Both Republicans and Democrats found themselves at opposite ends of this “sectionalism,” with Democrats supporting the slave holding Southern states through and after the war. Aligning black interest with the politics of the Republicans at this time would not be a hard guess.


Reading another book, Kevin Boyle's "Arc of Justice," especially the chapter on "Ain't No Slavery No More," that described conditions of the black man in the American South before and after the Civil War is very upsetting and confirms why black interest will still be with the Republicans.


Also, the fact that a United States Supreme Court could impose "the sanctity of slavery" on American society with the Dred Scott Decision   will always confirm the depth and force of the humanity that brought Abraham Lincoln, a Republican, to the presidency.


On the other hand, the Jim Crow Laws that followed the Reconstruction period were the markings of the Democrat Party in the South.

Yes, a switch occurred in Southern politics. “The Rise of Southern Republicans” explains the reason why a majority of whites split from the Democrat party in 1964. But it does not satisfactorily explain the paradox of black loyalty to the Democrat party before and after 1964.

And even should a shift be identified and explained as means to black political power, the end that was sought could still be open to question, in terms of what, historically, the power of the one sided black vote has gained.


For instance, a just released study by Brandeis University of Massachusetts found that "White families typically have assets worth $100,000 (69,000), up from $22,000 in the mid-1980s. African-American families' assets stand at just $5,000, up from around $2,000.' reported the Guardian, UK.


Blacks have voted Democrat consistently for the past 40 years or more, yet show almost a flat lined growth in wealth accumulation!

Democrats, with the exception of President Johnson, did not cause the passing of the 1964 Civil Rights Act. It required the extreme bi-partisan support of Republicans.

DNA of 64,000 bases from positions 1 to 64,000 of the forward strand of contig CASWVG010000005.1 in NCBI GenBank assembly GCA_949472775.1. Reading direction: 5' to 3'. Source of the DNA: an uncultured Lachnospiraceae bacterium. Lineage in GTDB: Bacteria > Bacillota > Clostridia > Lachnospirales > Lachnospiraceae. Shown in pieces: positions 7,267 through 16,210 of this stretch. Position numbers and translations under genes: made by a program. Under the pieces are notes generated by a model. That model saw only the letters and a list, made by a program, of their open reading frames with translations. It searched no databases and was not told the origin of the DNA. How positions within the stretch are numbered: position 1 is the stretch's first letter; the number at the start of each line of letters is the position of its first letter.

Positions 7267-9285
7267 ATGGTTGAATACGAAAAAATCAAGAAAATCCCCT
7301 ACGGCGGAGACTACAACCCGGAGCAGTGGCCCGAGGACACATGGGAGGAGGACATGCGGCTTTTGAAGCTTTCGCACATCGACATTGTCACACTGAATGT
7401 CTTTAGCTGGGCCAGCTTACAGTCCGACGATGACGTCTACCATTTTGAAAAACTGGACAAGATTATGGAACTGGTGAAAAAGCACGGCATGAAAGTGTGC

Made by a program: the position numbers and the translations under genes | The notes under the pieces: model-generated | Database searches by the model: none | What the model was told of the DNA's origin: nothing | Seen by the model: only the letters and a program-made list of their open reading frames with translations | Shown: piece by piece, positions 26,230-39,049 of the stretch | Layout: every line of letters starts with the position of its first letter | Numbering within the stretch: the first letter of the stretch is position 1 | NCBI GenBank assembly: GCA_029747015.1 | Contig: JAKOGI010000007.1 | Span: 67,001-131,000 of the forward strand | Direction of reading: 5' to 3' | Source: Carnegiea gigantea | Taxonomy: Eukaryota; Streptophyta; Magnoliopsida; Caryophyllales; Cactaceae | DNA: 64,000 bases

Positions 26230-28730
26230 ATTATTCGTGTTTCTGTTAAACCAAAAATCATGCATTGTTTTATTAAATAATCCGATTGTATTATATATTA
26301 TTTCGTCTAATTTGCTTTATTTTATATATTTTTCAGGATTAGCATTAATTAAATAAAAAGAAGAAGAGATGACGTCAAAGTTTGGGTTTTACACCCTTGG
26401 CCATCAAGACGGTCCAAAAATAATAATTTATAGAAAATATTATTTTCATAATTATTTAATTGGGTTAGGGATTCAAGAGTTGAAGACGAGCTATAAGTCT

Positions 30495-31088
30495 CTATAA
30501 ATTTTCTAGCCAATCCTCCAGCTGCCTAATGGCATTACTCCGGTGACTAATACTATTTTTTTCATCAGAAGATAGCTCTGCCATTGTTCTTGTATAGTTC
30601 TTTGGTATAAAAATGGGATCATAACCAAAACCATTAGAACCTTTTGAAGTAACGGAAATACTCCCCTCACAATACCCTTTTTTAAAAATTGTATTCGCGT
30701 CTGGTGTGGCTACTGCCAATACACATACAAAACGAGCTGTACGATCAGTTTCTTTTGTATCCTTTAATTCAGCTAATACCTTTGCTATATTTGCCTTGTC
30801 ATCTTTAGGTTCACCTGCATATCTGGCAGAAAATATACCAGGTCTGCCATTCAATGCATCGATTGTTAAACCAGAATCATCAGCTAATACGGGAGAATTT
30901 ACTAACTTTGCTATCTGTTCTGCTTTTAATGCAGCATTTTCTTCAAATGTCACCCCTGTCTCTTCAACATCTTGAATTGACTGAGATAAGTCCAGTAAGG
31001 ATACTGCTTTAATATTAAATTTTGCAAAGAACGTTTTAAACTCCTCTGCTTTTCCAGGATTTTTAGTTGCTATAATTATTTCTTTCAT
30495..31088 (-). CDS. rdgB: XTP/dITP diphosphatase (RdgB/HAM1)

The bill was dominated by a filibuster by 18 southern Democrats and one Republican Senator. Democrat notables like Al Gore, Snr, Robert Byrd (spoke for 14 hours and 13 minutes), Richard Russell, Sam Ervin (the Watergate hero), J. William Fulbright (opposed Brown vs Board of Education too, and was the mentor of Bill Clinton) and others.

It took a Senate Republican Everett McKinley Dirksen to bring the filibuster to end and the bill to pass, with 79% of Republicans and 63% of Democrats voting “yes.”

The fight against the Civil Rights Act was to continue in the South, led by Democrat governors; George Wallace, Lester Maddox, and others.

The totality of the above events, even the thought of it, should have been enough to cause a shift in black allegiance from the Democrat Party. Instead, we have had the Barry Goldwater explanation and similar excuses as the reasons for the loyalty.  What a paradox!

In short, there is an absence of sufficient explanation in this book as to why blacks remained Democrat. Earle and Merle are not black.  The absence of explanation is understandable. It is the politically correct posture to assume - in the face of black democrat elites’ dominance of the political process in black America.


E. Ablorh-Odjidja, Publisher, Washington, DC, May 16, 2010

Permission to publish:  Please feel free to publish or reproduce, with credits, unedited.  If posted at a website, email a copy of the web page to . Or don't publish at all.